Big money for Niger's child brides
Niger has one of the highest rates of child marriage in the world, and is struggling to stop the practice, writes the BBC's Fergal Keane.
In the distance it appears like a tiny blur against the bright light of noon.
But coming closer, gathering force, the wind creates a moving cloud of sand.
By the time it reaches the Tuareg nomads in the desert north of Agadez it is whipping into faces, stinging every piece of exposed skin.
They hunker down and turn their backs to the wind and wait for the storm to pass.
Every choice in this landscape is defined by the imperative of survival.
For the Tuareg of Niger, life is a constant struggle against the accumulating challenges of hunger and poverty.
They live in a country which ranks lowest on the United Nations human development index - 187 out of 187 - and which has the world's highest birth rate.
Niger also has one of the world's highest rates of child marriage.
About 24% of girls will be married by the time they are 15. That rises to nearly 80% by the age of 18. It is a social phenomenon that affects all significant ethnic groups in Niger, including the majority Hausa community.
The main reason is economic.
Hard-pressed families receive a "bride price" in return for their daughter's hand in marriage. A girl married off is also one less mouth to feed.
And there is a deep-rooted fear of unmarried teenaged girls falling pregnant, or as one mother put it: "They can easily become delinquents."
'No room for dreams'
The story of child marriage in Niger is rooted in poverty and the overall position of women in society.
In the northern city of Agadez, we were told of marriages of Tuareg girls to wealthy men from neighbouring Nigeria where thousands of dollars were paid - the price varying according to the girl's beauty.
One mother, Amina, who asked that her full name not be used, has a 15-year-old daughter.
She is unemployed and separated from her husband, and described Niger as a place where "there is no room for women to dream dreams".
Marriage was her daughter's choice but she herself would welcome a wealthy suitor, she said.
"Many families have no choice… When a wealthy Nigerian comes offering millions [in local currency], they will let them marry, even if they are young," Amina added.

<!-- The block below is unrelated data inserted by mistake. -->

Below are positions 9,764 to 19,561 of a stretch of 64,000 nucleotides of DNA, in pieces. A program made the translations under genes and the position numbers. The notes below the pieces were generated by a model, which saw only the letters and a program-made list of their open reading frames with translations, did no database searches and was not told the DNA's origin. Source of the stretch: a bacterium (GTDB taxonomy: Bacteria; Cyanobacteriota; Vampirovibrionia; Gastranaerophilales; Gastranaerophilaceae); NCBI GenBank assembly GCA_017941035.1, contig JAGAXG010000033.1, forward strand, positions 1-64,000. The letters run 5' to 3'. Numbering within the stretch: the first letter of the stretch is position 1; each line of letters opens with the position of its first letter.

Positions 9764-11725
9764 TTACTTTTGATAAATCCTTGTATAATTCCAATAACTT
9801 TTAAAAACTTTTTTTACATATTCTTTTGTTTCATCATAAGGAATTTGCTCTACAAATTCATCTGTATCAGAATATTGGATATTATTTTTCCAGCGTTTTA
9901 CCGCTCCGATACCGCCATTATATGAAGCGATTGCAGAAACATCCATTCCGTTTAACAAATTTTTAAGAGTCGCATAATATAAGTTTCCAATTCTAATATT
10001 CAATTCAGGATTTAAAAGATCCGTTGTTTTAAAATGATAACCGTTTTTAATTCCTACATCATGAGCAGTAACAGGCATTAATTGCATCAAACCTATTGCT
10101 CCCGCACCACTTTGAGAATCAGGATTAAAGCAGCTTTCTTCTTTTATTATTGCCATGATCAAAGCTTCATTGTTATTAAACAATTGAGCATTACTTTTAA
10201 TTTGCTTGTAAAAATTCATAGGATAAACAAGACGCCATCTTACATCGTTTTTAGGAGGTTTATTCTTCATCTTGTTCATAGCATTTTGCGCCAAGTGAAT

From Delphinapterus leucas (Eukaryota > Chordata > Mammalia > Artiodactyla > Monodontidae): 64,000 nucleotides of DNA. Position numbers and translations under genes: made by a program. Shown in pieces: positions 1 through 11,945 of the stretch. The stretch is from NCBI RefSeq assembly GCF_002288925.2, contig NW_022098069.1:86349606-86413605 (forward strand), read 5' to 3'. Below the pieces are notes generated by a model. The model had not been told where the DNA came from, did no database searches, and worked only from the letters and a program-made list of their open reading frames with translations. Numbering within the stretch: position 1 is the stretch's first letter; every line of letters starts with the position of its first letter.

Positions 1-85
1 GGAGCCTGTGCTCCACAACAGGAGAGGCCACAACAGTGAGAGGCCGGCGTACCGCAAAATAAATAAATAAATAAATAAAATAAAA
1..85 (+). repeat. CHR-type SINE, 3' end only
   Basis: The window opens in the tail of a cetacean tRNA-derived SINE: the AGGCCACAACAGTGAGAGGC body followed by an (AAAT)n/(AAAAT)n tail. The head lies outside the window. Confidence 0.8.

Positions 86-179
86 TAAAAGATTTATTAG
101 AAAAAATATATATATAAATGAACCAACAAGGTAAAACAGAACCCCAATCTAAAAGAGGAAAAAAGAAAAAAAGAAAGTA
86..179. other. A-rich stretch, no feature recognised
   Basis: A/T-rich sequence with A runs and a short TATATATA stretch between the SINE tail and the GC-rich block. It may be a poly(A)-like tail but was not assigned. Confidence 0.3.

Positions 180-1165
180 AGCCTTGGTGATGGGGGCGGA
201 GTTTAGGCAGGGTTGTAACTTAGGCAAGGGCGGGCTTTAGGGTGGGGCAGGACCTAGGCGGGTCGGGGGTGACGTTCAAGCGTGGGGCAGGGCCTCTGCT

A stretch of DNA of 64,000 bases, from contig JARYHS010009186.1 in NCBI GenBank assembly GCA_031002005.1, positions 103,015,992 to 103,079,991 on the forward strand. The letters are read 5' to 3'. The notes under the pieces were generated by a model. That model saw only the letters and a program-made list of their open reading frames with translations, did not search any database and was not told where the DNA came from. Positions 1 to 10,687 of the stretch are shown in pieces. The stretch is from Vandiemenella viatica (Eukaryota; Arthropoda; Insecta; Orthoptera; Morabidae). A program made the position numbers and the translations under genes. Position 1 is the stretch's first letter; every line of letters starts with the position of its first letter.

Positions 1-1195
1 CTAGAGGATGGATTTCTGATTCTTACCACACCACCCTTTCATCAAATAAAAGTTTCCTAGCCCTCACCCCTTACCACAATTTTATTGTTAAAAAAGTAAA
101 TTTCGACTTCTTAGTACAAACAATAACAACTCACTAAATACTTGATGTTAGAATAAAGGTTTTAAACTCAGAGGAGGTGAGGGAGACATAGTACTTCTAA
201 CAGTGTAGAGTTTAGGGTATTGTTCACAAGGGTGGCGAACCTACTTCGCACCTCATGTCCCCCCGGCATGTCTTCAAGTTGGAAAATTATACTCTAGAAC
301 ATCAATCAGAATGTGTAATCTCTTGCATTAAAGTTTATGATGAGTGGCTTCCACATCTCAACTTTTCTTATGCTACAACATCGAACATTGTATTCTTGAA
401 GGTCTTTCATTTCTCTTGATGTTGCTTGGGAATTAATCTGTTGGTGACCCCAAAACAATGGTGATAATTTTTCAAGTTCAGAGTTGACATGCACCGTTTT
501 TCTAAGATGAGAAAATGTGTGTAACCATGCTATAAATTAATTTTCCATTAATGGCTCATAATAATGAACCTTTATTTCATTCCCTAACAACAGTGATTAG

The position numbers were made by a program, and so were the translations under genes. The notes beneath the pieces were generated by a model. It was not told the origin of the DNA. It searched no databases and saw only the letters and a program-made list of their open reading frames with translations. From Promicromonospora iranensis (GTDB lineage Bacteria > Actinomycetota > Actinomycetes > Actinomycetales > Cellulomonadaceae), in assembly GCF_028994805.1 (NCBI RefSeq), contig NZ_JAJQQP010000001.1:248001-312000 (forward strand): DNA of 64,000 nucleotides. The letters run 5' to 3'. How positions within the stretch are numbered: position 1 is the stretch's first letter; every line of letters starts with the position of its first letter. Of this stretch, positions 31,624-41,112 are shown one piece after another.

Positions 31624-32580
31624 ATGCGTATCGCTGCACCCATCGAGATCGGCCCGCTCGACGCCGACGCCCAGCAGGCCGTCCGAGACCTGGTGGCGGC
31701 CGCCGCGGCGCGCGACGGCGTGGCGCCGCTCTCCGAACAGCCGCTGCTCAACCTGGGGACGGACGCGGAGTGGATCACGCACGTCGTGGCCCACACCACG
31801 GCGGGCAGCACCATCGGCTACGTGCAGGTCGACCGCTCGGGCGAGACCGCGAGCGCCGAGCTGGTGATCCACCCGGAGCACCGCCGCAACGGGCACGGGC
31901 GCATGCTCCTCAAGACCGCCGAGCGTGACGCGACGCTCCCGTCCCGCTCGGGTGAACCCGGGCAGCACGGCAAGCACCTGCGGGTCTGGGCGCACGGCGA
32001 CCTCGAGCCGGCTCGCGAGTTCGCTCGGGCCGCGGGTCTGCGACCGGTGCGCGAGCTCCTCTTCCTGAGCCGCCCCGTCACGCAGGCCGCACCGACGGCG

For some the consequences of such marriage can be catastrophic.
Aysha, which is not her real name, was married at 13 to a businessman from the northern Nigerian city of Kano.
"I didn't think it was about marrying someone I would be happy with," she said, "but I was very young and I didn't have anybody to whom I could go for advice."
Far from her family, Aysha found herself imprisoned in her new husband's home.
"He was always trying to make it clear that it was as if he had bought me, that it was not because I wanted him but because he had bought me," she told the BBC.
Aysha recalled that after about 10 days, he came and locked her in the bedroom.
"He mistreated me at home… One day he locked me in the bedroom… It is as if he raped me," she said.
The teenager later managed to escape with the help of her brother - and is now 21 and studying to be a nurse.
'Lack of education'
There are also significant health issues for young girls who become pregnant.
At the Dimol Clinic in Niger's capital, Niamey, there were girls who had been married as young as 12.
Dimol means "dignity" in the Hausa language and the clinic treats girls and woman for fistula - a gynaecological condition often occurring in girls giving birth before they are physically mature. It can lead to severe infection and incontinence.
The clinic director is Salamatou Traore, a straight-talking symbol of African dynamism, who blames poverty and the lack of education for much of the problem.
"Getting change is very difficult and it is very costly - it is not easy, because most of the population is illiterate," she said.
"They don't go to school and they don't allow the girls to go school. Change is difficult."
While the marriage of young girls is a social norm here, it is also given explicit backing by religious leaders.
When the government tried to introduce laws to give more protection to girls, it faced strong opposition from prominent clerics in this overwhelmingly Muslim country.
At a Koranic school in Agadez, Sheikh Abbas Yahaya told the BBC that marriage should depend on the physical maturity of the couple.
"It depends on the body of the girl and the man's body," he said.
"If the two are mature the marriage can be OK also, because in Islamic religion even at age nine years, if the girl is in the right condition she can be able to get married."
The United Nations Children's Fund (Unicef) has been campaigning for change. It carries out awareness programmes in towns and villages.
Its chief child protection officer in Niger, Brigitte Sonnois, says child marriage must be tackled on a wide front.
Creating food security for families is essential as well as education and, critically, changing the status of women in society.
"People do not really see the value of education for girls as they mostly expected to be wives and mothers and raise children," she told the BBC.
Changing such attitudes, and tackling the poverty that helps create them, is a daunting task.
To most girls living in poverty the prospect of having a choice about their lives is remote.